If Hypothesis 2 is supported it is in line with previous findings by Nguyen and Phan (2017) and Sha, Kang, and Wang (2020) which attribute this relationship to the prudence of acquiring firms. Sha, Kang, and Wang (2020) base this on the theory that state-owned enterprises are more prudent when making investment decisions and show that this heightened prudence of state-owned enterprises has a positive effect on the return of acquirers when compared to non-state-owned enterprises. The UK merger sample only comprises a handful of mergers that are including a state-owned enterprise. This is the reason why the empirical analysis is observing the relationship between acquirer return, economic policy uncertainty, and risk management. The risk management channel is investigated by observing the joint-effect of domestic mergers and economic policy uncertainty on the abnormal acquirer return. The theories and empirical evidence for a positive effect of corporate risk management on shareholder value creation are discussed by Bartram (2002), who attributes the positive effect of risk management on shareholder value to realistic capital market imperfections that cause agency costs, transaction costs, higher taxes, and expensive external finance. This empirical analysis thus presents cross-border mergers as a form of operational hedging that reduces and diversifies economic policy uncertainty. If the interaction between economic policy uncertainty and domestic mergers on acquirer return is significant and negative, it would support the value-creating effect of risk-management through cross-border deals during times of heightened policy uncertainty. This would assign domestic deal-making a worse performance, in terms of acquirer shareholder return, when economic policy uncertainty is high.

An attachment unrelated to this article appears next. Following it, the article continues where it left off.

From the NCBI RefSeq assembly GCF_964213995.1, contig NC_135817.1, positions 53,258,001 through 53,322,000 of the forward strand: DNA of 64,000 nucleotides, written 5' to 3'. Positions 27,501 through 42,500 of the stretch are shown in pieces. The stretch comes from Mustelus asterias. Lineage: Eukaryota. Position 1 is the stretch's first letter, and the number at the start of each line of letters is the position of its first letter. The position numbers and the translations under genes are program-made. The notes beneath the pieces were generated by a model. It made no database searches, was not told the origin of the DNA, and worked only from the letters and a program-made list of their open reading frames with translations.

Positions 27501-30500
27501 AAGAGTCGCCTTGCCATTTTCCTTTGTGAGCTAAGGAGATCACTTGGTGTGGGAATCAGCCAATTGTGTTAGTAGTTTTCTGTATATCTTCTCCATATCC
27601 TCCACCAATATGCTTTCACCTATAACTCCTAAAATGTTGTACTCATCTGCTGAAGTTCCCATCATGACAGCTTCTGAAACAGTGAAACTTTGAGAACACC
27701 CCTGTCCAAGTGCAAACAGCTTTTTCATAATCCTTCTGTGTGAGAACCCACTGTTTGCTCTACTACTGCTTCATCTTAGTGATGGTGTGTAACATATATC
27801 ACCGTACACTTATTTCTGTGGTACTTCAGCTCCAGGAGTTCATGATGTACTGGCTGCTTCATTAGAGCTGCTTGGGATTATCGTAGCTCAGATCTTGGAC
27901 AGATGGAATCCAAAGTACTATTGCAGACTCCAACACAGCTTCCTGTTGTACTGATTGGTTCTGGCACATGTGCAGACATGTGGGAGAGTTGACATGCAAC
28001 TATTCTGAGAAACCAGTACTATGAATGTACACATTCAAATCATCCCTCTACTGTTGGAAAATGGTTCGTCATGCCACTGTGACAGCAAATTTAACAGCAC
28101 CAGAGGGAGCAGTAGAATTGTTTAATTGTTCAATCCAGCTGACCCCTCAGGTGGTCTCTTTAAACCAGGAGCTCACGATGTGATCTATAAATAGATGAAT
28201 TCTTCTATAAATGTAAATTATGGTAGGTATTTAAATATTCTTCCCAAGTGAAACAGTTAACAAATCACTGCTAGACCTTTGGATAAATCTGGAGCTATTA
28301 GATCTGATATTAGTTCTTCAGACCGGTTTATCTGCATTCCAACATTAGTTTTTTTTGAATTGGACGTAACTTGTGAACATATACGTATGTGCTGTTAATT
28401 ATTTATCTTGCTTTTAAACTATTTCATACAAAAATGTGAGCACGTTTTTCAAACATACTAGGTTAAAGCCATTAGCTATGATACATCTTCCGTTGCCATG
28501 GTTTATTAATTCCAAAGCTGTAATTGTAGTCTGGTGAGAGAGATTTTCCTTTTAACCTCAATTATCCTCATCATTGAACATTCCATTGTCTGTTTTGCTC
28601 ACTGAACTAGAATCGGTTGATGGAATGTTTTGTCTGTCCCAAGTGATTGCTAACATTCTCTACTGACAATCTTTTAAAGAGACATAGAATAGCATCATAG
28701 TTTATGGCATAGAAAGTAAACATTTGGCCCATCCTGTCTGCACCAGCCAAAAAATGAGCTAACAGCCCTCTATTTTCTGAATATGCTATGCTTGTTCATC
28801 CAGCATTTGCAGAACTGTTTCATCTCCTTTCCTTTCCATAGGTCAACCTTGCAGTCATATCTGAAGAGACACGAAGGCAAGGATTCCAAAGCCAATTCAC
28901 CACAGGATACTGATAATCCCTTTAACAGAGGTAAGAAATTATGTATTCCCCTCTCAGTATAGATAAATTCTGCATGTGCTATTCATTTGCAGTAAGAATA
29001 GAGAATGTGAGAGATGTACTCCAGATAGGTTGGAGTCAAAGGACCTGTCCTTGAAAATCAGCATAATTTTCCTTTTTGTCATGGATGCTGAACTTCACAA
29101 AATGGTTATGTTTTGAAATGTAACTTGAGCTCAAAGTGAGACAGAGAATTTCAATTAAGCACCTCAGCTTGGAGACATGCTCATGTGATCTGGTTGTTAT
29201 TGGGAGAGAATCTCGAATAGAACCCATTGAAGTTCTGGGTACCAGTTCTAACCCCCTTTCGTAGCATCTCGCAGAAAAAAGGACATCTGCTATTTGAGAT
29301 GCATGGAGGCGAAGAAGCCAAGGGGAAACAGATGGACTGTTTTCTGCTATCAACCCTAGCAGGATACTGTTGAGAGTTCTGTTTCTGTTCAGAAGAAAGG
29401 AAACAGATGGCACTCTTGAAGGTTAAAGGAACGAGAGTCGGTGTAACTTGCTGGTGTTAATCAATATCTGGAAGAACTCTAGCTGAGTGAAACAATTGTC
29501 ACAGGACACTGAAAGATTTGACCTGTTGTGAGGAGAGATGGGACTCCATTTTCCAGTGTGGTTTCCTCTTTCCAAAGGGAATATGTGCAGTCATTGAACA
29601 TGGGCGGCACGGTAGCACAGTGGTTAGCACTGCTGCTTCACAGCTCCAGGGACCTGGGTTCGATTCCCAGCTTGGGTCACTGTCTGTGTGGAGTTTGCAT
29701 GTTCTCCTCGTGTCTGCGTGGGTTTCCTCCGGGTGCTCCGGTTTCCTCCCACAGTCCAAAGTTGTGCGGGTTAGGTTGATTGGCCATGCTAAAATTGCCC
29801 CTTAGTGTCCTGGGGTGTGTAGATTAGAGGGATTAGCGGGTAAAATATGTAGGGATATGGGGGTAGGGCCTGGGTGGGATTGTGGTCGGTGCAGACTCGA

Hypothesis 3: The interaction effect of economic policy uncertainty and domestic merger